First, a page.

In dynamic EMEDA, the value-added function with damage of global warming is as:
where is a sector, is a region, and is time. is a value-added production function without global warming damages, is capital, and is labor. is a mitigation cost as a percent of GDP and is a sea level rise (SLR) and non-SLR damage function modified from RICE 2010 (Nordhaus  ). A mitigation cost as a percent of GDP is as:
where is the rate of CO2 emissions decline, is a CO2 emissions coefficient and is an EMEDA parameter of abatement cost functions. Damage function is as:
where is the rise in atmospheric temperature (in ˚C compared to the year 1900), is the level of SLR caused by temperature rise (in meters compared to the year 2000), and , , and are parameters.
Following AD-DICE (de Bruin et al.  ) and AD-RICE (de Bruin et al.  ) models, modified damage function for adaptation is as:
where is adaptation level, is gross damage of global warming as a percent of GDP and is adaptation cost as a percent of GDP. Gross damage of global warming as a percent of GDP is as:
where , , , , and are parameters. These are natural extensions of the damage function in RICE 2010. Based on AD-DICE, adaptation cost as a percent of GDP is as:
where and are parameters. In this study, we set the SSP2, “middle-load” socio-economic scenario, as our standard scenario to simulate SSP-RCP combinations. We estimate all parameters, , , , , , , and , by minimizing the sum of discounted squared errors where the discount rate is three percent in the SSP2. Following de Bruin et al.  and Hsiang and Narita  , we adopt several constraints for and : 1) ; 2) ; 3) ; and 4) . Table 2 shows the estimated parameters in the SSP2 scenario. Since the challenge of adaptation is different under SSP scenarios, we assume that reflects the difference in adaptation technology of various SSP scenarios. For example, is reduced (increased) by 30% in SSP1 (SSP3) compared to SSP2.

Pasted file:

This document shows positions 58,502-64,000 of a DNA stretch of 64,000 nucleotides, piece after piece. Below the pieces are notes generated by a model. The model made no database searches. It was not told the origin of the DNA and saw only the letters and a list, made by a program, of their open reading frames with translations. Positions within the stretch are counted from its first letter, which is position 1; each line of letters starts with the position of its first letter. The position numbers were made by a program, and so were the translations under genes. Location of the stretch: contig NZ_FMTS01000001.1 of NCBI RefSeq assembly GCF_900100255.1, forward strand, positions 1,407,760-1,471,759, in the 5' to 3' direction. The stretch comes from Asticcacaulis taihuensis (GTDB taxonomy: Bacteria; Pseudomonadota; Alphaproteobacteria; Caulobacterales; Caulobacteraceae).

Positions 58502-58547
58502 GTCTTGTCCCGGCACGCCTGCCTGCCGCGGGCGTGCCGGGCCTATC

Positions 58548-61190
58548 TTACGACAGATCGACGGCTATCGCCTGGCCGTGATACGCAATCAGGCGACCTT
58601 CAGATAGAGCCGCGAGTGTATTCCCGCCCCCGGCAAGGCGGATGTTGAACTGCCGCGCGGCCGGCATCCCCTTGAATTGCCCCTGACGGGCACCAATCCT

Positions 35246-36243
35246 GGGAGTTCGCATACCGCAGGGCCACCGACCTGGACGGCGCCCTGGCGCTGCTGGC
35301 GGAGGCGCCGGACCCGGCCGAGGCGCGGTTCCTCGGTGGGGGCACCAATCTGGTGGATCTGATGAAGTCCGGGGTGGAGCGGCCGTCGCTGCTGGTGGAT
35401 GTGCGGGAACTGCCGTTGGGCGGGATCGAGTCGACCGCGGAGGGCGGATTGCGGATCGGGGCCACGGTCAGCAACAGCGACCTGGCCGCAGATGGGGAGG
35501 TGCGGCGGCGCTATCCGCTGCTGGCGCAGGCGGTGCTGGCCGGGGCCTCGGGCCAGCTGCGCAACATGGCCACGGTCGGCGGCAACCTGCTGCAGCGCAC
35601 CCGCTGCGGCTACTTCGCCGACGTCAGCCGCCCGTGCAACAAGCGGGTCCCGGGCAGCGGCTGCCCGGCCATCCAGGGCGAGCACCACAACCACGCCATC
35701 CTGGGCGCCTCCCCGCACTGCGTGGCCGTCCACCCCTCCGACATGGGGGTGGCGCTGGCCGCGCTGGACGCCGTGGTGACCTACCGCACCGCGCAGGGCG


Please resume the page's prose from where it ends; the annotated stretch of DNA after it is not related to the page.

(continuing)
Table 2. Estimated parameters on adaptation for the SSP2.
We analyze three SSP and two RCP combination scenarios with business as usual (BaU) scenario, a reference scenario in which no region reduces CO2 emissions: SSP1-RCP2.6, SSP1-RCP4.5, SSP1-BaU, SSP2-RCP2.6, SSP2-RCP4.5, SSP2-BaU, SSP3-RCP2.6, SSP3-RCP4.5 and SSP3-BaU. Then, we discuss the 1.5˚C target case under SSP2 scenario, which is SSP2-1.5˚C.
The path of temperature rise in SSP1-BaU, SSP2-BaU, SSP3-BaU, SSP2-RCP2.6 and SSP2-RCP4.5 are shown in Figure 1 left. The highest temperature rise scenario is SSP3-BaU, in which temperature rises by about 4˚C in the year 2100. In the case of SSP2-RCP2.6, temperature rises are moderate with an increase of around 2˚C. In SSP2-RCP4.5, temperature rise amounts to about 2.8˚C above 1900 temperatures by the year 2100. There is little difference in sea level rise across scenarios until about 2070, when changes of different magnitudes start to be seen (Figure 1, right).
3.1. Regional Optimal Adaptation Level
Each region executes adaptation for reducing the total damages from climate change. An optimal adaptation level of a region is defined as that which a region chooses for minimizing its total damages from climate change with respect to an adaptation level. Therefore, we obtain optimal adaptation levels by region at time by minimizing the modified damage function with respect to adaptation level (de Bruin et al.  ). SSP-RCP combination optimal adaptation levels in EMEDA are shown in Figure 2. Our model shows higher damages from climate change compared to AD-DICE. This is because we use climate module, damage function and cost function with the latest pathways.